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Those who speak frankly get the best results

We often read that managers should be particularly empathetic. Of course, in addition to many other exorbitant qualities that they should have in theory and ideally also in practice. However, if we reflect honestly and have already been active as a “leader” ourselves, some of these must-haves of a perfect manager are useless or at least impractical in the long term. Others, on the other hand, have already proven themselves in practice, even if they are not necessarily the most popular. Bosses are “just” people too

Managers and entrepreneurs are also people.

With everything that goes with that. Surprise, surprise! This is far too rarely taken into account in all these theories and text theses. And their employees forget it every now and then. Therefore, in my view, the first useful emergency measure for every manager is to free themselves from all these demands and concentrate again on our actual core task: good results and economic success. Of course, we won’t achieve this if employees are stubborn, insulted, annoyed or unmotivated – that goes without saying. I don’t want to write an anti-empathy article here, but I do want to clear up a misunderstanding of empathy. A healthy performance culture does not mean ignoring all feelings and emotional circumstances, but rather finding a good, healthy and, above all, common basis for social and interactive interaction with one another. Because one thing is also obvious: there is both cooperation and dependence between the company’s results, the managers responsible for them and everyone who works in the company. The status of this interaction determines the economic success of the company, the satisfaction of all those involved and the long-term innovation and creative competence of organizations that we need in order to be able to survive in the future.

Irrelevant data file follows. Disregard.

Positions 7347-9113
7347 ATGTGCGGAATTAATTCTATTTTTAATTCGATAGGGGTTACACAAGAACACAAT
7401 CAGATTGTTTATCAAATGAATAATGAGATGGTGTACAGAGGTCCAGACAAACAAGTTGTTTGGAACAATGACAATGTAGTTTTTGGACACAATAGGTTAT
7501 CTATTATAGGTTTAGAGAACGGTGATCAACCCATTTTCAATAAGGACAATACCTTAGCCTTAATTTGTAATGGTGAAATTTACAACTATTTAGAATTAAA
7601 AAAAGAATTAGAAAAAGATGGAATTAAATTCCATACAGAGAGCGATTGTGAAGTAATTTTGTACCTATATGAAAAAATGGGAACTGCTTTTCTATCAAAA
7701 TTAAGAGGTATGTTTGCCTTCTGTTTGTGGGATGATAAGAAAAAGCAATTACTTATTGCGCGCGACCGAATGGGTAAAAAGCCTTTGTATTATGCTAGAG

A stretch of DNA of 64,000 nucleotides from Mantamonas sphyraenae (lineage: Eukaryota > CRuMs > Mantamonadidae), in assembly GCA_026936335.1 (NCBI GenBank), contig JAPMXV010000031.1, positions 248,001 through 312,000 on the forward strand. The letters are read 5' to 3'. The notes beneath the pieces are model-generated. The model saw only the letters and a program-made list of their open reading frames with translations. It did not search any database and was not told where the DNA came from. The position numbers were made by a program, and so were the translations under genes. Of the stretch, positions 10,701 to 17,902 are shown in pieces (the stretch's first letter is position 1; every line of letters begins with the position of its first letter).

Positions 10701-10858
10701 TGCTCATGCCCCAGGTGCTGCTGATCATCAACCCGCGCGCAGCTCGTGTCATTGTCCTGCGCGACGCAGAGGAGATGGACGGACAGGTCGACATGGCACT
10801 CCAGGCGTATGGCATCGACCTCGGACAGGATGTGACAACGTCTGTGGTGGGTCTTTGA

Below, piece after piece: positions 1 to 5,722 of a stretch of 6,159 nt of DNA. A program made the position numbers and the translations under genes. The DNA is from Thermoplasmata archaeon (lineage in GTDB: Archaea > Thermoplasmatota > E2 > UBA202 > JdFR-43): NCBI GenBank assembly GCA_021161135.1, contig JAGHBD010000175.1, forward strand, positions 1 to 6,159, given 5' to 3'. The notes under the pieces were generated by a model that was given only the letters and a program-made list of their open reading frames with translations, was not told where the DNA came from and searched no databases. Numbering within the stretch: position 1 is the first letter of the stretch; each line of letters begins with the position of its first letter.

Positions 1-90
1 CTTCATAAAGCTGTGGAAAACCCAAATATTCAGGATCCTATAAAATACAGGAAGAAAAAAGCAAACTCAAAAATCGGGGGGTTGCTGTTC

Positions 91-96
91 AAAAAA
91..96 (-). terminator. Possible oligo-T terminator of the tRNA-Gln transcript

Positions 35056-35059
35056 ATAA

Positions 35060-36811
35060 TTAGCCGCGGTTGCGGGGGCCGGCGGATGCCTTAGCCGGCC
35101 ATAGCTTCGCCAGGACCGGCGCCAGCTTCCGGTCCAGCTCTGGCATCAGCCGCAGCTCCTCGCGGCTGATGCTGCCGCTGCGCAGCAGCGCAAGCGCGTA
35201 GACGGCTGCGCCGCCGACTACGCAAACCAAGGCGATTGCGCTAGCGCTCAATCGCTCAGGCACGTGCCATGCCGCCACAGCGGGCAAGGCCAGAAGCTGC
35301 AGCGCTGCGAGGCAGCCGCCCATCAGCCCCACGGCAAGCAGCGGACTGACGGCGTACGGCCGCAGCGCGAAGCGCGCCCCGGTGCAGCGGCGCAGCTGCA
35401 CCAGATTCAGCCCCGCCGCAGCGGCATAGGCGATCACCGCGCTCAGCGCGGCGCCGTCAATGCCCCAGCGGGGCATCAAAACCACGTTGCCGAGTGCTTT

This natural context means that in leading positions with “human capital” it is certainly a relevant factor to understand what feelings my counterpart is currently experiencing. If only to understand my employee as a whole person, rather than as a mere agent. Even today, something still needs to be done to counteract this old misconception, but that will have to happen in another article. We have to take people seriously

What usually goes hand in hand with the demand for empathy, however, is, in my view, an outdated and no longer contemporary idea that we as managers should take everything possible into consideration and treat our people with kid gloves, thereby suggesting emotional closeness and affection. I am convinced of the opposite: we need managers more urgently than ever who take specialists and employees seriously. Who show themselves as people within their role and task and cultivate a genuine, substantive and interpersonal exchange and dialogue. We humans want clarity and to be spoken to frankly. Nicely worded beating around the bush blurs clear statements. Growth is not possible this way, nor is a sustainable relationship

Communication is the strongest, if not the only, means of motivating others
Only those who communicate clearly and openly with their team have a chance of releasing the energy and dynamics of action necessary for success. Communication is still the strongest, if not the only really functioning, means available to managers to motivate their team. As it says in the Gospel of John, Chapter 1; 1. …In the beginning was the Word… Everything came into being through the Word, and without the Word nothing that came into being was. Therefore, we must be aware of our language and approach and should always use the power of the spoken word in a targeted and special way.